It has been an active weather morning across our area. A significant weather advisory was issued for some of our coverage areas. The fast-moving storm brought wind gusts to 40 mph, small hail, and frequent lightning strikes.

There is a dense fog advisory until 9 am for portions of southern and central counties issued by the National Weather Service Birmingham.

Update at 7:50 am: The NWS cancels Dense Fog Advisory for Bibb, Chilton, Dallas, Greene, Hale, Marengo, Perry, Shelby and Sumter counties.

It continues the dense fog advisory for Autauga, Barbour, Bullock, Chambers, Clay, Coosa, Elmore, Lee, Lowndes, Macon, Montgomery, Pike, Randolph, Russell, Talladega, and Tallapoosa counties until 9 am.

Today can be summed up in one word, wet. I thought it would be good to point out the temperature variance between our area (in the upper 50s – low 60s) and northern Alabama (in the 40s). The National Weather Service Birmingham reports that "showers and thunderstorms will become confined to our south and central counties tonight. Lows will range from the lower 30s northwest to near 60 southeast. Showers with a few thunderstorms on Friday with best chances south. Highs will range from the mid 40s northwest to the mid-60s southeast."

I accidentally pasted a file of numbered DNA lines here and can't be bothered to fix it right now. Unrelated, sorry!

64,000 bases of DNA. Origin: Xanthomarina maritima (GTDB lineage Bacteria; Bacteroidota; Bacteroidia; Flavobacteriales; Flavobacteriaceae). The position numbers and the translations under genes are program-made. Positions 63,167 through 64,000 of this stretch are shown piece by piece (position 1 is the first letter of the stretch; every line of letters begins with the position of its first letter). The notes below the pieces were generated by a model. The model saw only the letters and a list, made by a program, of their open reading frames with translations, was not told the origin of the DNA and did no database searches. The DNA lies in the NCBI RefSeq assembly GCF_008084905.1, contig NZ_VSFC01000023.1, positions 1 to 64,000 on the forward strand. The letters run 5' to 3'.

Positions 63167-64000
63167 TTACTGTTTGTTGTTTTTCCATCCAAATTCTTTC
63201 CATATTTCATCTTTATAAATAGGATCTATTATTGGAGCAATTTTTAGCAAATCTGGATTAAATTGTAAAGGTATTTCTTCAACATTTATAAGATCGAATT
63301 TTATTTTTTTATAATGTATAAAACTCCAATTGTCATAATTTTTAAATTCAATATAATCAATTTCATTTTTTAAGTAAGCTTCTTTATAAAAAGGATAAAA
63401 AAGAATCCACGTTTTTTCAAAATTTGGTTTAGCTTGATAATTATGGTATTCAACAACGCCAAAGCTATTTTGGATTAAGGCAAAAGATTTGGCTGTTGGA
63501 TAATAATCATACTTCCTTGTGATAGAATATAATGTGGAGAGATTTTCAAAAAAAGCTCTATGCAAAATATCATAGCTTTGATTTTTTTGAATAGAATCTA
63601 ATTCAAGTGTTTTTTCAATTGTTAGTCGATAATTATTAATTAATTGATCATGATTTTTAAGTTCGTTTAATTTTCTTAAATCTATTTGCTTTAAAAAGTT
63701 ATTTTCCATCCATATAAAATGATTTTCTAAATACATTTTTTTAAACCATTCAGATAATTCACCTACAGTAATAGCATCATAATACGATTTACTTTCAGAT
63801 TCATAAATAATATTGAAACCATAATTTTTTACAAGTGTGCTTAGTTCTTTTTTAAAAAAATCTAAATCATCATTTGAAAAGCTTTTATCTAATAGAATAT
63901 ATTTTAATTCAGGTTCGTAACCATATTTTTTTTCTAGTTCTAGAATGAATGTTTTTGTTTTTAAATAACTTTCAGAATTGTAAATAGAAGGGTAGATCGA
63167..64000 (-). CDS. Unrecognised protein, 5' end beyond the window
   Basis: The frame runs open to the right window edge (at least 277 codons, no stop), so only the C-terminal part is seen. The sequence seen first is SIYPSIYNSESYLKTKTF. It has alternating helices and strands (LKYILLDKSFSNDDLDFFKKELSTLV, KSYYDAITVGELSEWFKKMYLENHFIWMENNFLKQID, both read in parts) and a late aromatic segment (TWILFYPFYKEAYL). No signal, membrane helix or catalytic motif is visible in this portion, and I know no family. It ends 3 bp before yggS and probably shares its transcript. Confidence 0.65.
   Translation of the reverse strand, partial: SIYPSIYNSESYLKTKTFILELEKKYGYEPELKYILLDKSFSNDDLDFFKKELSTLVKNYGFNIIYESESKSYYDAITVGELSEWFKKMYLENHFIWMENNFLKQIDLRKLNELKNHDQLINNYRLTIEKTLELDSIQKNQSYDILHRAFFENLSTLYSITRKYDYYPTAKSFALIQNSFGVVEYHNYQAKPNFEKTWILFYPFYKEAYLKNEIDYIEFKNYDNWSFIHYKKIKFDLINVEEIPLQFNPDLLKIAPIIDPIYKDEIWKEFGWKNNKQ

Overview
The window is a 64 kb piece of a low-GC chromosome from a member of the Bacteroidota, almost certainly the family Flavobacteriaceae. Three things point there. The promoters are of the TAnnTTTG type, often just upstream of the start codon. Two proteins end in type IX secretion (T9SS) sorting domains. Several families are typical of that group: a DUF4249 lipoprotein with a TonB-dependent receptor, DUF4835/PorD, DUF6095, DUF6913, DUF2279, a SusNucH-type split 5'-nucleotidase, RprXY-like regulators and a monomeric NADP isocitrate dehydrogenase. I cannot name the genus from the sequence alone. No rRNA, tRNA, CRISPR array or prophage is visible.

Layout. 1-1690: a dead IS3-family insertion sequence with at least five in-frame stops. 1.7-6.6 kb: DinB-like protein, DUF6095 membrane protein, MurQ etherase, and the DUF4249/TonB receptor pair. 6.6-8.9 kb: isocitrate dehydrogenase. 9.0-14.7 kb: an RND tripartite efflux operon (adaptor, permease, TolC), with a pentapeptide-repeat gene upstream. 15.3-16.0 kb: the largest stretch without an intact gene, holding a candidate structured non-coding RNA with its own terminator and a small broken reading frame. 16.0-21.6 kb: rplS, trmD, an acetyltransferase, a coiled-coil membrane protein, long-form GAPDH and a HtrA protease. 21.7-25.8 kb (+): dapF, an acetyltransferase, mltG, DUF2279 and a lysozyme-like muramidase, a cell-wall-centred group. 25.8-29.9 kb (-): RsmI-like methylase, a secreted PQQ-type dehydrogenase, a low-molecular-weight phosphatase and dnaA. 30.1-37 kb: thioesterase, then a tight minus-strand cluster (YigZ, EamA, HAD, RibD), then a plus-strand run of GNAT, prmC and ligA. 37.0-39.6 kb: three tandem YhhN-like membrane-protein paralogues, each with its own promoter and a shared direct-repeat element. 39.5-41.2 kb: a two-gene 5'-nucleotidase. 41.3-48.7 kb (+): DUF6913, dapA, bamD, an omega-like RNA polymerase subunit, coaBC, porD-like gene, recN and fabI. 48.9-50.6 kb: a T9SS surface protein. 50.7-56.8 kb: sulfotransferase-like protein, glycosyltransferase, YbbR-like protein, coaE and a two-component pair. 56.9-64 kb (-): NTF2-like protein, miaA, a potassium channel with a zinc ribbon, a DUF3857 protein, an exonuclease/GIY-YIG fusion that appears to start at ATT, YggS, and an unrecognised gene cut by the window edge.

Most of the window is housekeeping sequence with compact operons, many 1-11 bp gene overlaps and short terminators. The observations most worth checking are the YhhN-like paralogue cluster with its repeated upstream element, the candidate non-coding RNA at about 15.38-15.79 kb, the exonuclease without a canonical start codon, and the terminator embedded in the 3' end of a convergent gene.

Portions of Arkansas, Tennessee, Missouri, and Kentucky are dealing with ice. Not too far away from us, areas north and west of Memphis and Nashville could see the heaviest impacts. There is an ice storm warning issued.

Will Mother Nature Ever Make Up Her Mind?

At this point (which could change), we are looking pretty clear for any winter type of situation for our immediate coverage areas this weekend. However, I can't rule out ice potential in the Northwestern corner of Alabama for Saturday morning.

The next wave comes our way early next week, late Monday, Monday night, and Tuesday morning. It is too far in advance to conclude if it will be all rain or a potential ice scenario.

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ABC 33/40 and Townsquare Media Tuscaloosa Chief Meteorologist James Spann noted that "the reliable European global model suggests thermal values will favor just rain for most of Alabama, with some potential for freezing rain over the northwest corner of the state. It is simply too early for a specific forecast at this point... once we get today's rain out of here, we can focus on this event. As discussed here often in the past week, shallow layers of cold air near the surface can be problematic for global models, certainly for an event five days out."

As always, we will continue to monitor this developing system. - @MaryKRadio

(Source) Click here to follow the Facebook Page for the National Weather Service Birmingham. Click here to follow the Facebook Page for James Spann. Click here to follow the Facebook Page for the National Weather Service Memphis.

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